PLEA FOR ANSWERS: Taxi drivers Clark Chappel and Barry Stumbles are not happy about the introduction of Uber.
PLEA FOR ANSWERS: Taxi drivers Clark Chappel and Barry Stumbles are not happy about the introduction of Uber. john mccutcheon

Uber has taxi industry wanting a fair go in legislation

JUST give us a level playing field. That's the appeal to the State Government by Sunshine Coast taxi licence holders who have seen the value of their investment disappear in the face of the uncertainty generated by the appearance of Uber in the market place.

The industry believes its capital investment in Queensland has plunged by between $300 million and $400 million. As a consequence not a single licence has been traded on the Sunshine Coast in the past 12 months.

"It won't find the bottom until the government resolves the share ride issue," Suncoast Cabs director Clark Chappel says.

"There is a completely uncertain investment environment. It's an extraordinary amount of money involved in Queensland alone."

The government has appointed Jim Varghese to head an independent taskforce to review taxi, limousine and rideshare services across the state.

What should an examination of the taxi industry do?

This poll ended on 10 October 2016.

Current Results

Make Uber illegal and leave prices steady

22%

Force Uber to increase their prices

5%

Force Taxis to compete with lower prices

72%

This is not a scientific poll. The results reflect only the opinions of those who chose to participate.

Deputy Premier and Minister for Transport, Jackie Trad, said it would consider the existing regulatory framework by examining community and industry needs and expectations, public safety and disability access and affordability and competition.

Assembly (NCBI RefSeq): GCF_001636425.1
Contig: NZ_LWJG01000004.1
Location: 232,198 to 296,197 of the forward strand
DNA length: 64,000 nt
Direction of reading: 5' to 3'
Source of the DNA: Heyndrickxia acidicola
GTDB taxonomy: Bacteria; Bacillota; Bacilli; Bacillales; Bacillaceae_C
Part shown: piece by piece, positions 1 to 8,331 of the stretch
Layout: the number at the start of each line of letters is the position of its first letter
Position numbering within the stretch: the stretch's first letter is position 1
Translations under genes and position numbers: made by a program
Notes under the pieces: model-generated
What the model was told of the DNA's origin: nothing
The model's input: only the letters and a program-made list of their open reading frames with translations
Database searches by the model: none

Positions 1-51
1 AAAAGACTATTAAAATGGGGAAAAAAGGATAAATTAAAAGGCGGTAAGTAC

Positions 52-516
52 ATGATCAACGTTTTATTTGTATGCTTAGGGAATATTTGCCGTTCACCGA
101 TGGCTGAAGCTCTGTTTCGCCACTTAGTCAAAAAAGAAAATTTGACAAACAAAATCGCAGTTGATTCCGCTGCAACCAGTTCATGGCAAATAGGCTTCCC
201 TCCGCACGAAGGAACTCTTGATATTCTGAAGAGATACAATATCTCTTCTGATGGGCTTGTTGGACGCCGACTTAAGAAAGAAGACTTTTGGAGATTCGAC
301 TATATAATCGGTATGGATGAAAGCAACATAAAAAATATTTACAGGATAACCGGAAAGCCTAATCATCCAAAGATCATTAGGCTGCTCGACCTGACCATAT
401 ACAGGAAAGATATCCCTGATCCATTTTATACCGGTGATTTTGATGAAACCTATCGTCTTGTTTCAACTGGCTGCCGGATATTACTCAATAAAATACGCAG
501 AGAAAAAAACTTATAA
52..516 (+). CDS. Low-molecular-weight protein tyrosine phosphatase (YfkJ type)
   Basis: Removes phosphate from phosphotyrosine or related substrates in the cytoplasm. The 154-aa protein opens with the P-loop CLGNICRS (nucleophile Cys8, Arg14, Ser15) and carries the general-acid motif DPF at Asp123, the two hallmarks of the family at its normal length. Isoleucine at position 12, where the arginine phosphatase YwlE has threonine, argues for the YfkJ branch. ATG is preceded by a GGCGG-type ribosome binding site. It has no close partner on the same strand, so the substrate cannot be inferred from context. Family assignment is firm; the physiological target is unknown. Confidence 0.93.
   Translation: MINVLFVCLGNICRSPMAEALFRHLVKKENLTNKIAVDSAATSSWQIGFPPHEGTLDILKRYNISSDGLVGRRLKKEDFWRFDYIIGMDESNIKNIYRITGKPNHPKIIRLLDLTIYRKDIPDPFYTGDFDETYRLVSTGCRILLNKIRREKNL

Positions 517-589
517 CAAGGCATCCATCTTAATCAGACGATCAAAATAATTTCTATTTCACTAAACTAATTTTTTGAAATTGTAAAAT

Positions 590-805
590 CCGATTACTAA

"With new players, the expiry of the taxi strategic plan and no major legislative changes for many years, it is an opportunity for industry and regulatory review," Ms Trad said.

"We are committed to ensuring Queenslanders have safe, reliable and affordable personalised transport services and want a sustainable and competitive industry that delivers these services.

"We need a pathway for this industry that considers current and new players and ensures a level playing field for all taxi, limousine and rideshare services."

Mr Varghese will chair the taskforce which will deliver a final report and recommendations to the government in August next year.

More than 3200 taxis and 580 limousines operate legally across the state.

Mr Chappel has a simple solution.

"They are illegal," he said of share ride operations. "We would like our elected representatives to do something about it.

"I can't sell beer from the back of my car from the top of Alex. I thought I had a contract with the State Government. It's been torn up."

Taxi licences on the Coast once sold for around $450,000, about the same price as an investment home.

Operators pay $6500 for Compulsory Third Party insurance plus another $3000 to insure their vehicles.

Those costs and requirement to have sealed unit security cameras place legal operators at a significant cost disadvantage to share ride operators who pay only class One CTP insurance and use mobile phones as security tracking devices.

Mr Chappel said the result was an uneven playing field.



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